I’m in four states!


When we arrived in Mesa Verde there had been a late snow and it snowed in the higher elevations during our visit. At 7,500 feet above sea level there was about two feet of snow. Thank goodness the roads were kept clear and we weren’t slowed down too much for our capers.

We headed south to Hovenweep National Monument for our first adventure. The roads to get there were scenic and passed through ranches and open range (no fencing). We were delayed a tad when a herd of cattle claimed the road. We patiently waited for them to move on before we could drive through. There were dozens of calves and cows just hanging out in the road, in no hurry to move.

There was no snow at Hovenweep but it was windy and cold. The trails to get to the dwellings were well laid out and not too strenuous. Hovenweep has fine examples of ancestral Puebloan masonry. The visitors center has trail maps and water available and runs a great historical film that is worth the few minutes to view. Hovenweep is now one of my favorite places. Go with the right mindset and you can have a spiritual experience. Modern descendants of these groups believe that their ancestors still live there and it’s a sacred place. Treat it accordingly.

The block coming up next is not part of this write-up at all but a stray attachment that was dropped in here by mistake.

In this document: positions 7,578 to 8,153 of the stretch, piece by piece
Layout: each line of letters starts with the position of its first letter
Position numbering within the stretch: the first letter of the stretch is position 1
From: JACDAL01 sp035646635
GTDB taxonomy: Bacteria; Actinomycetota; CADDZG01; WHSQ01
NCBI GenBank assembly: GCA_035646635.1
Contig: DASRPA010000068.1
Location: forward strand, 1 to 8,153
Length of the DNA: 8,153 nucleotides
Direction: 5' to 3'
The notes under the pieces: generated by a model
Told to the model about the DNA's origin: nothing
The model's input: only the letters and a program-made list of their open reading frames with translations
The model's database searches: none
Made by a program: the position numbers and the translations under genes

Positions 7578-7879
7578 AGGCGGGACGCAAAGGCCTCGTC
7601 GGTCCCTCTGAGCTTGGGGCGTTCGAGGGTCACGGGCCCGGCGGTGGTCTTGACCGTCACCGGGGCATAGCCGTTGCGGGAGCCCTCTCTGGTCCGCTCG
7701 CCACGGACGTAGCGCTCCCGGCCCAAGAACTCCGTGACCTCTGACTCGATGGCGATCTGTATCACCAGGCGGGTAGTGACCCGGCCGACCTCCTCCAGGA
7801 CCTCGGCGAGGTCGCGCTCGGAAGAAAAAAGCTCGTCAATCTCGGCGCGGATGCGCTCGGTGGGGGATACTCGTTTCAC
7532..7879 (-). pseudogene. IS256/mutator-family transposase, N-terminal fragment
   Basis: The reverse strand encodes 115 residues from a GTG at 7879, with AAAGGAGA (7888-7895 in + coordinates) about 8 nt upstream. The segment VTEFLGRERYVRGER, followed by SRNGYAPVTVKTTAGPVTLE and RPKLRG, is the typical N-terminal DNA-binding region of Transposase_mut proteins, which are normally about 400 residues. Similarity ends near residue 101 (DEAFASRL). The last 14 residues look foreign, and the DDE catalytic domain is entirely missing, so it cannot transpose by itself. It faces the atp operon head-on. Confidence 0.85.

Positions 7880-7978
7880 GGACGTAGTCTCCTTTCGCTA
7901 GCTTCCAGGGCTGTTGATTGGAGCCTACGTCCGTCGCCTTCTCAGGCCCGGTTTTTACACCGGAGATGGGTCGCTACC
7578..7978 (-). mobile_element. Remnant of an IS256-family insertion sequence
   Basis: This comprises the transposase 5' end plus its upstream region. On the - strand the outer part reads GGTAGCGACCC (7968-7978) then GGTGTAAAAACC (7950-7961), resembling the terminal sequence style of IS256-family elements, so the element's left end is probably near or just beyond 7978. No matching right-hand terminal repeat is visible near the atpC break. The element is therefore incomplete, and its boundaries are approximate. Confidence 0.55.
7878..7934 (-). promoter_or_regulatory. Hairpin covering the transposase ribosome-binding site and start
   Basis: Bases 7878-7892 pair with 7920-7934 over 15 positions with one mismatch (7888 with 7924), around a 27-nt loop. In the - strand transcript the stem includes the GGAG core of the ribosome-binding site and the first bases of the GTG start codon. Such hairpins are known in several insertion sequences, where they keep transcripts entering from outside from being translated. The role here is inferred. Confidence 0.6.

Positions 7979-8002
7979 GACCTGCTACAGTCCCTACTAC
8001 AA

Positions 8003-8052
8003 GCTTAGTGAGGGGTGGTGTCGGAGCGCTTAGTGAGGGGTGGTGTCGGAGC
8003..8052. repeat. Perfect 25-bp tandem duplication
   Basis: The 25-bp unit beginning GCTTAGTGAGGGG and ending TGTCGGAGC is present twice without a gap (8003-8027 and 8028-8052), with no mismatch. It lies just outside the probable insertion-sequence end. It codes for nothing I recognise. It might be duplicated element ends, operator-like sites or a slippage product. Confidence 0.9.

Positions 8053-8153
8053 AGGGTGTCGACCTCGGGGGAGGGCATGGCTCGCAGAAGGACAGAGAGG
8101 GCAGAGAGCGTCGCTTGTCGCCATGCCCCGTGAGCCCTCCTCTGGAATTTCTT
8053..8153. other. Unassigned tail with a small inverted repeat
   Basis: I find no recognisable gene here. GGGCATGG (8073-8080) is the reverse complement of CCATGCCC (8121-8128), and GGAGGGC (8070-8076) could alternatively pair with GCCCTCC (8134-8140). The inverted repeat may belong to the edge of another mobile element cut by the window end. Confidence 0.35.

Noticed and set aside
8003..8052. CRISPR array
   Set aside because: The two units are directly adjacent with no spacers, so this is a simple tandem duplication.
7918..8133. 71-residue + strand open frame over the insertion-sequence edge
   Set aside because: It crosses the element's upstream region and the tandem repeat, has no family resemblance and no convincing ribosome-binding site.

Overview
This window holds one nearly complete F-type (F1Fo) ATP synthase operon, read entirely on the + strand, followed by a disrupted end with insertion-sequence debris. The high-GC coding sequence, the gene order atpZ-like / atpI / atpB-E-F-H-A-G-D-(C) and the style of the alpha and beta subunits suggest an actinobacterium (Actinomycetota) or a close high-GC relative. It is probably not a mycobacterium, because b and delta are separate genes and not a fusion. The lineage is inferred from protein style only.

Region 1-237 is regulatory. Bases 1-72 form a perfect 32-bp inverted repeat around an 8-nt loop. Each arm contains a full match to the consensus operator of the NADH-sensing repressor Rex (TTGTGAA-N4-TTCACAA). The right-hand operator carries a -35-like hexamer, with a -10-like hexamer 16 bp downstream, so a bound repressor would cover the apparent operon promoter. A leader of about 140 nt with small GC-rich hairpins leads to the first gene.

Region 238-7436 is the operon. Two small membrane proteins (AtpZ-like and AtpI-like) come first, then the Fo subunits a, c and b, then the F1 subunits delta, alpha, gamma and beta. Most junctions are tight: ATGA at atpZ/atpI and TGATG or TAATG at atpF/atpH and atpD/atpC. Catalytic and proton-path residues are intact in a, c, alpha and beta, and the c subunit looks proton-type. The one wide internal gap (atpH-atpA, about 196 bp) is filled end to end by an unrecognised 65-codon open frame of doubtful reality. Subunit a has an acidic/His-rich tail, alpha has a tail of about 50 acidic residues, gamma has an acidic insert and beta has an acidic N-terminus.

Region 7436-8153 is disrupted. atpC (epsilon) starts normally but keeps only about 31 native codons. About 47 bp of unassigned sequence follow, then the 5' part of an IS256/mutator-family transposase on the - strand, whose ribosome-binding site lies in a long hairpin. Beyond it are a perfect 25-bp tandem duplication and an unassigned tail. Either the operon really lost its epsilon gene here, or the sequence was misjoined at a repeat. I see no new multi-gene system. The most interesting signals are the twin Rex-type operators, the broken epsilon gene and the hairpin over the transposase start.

Hunter-gatherers (Paleo-Indians) inhabited the Cajon Mesa on the Great Sage Plain from 8,000-6,000 BC until 200 AD. They were followed by the Basketmaker (50 AD to 750 AD)and Pueblo Era Natives (750 AD to 1350 AD). Experts believe that Hovenweep was deserted due to increased populations and a 23 year regional drought. Currently badgers, large cats and bears have taken over some of the caves at Hovenweep.

The following homes to the ancients are found in Little Ruin Canyon and consists of the following: Stronghold House, Twin Towers, Rim Rock House, Eroded Boulder House, Tower Point and Hovenweep Castle. The Park Service employs Hopi masons to make repairs. These masons are torn about making repairs because there belief is that everything returns to the earth.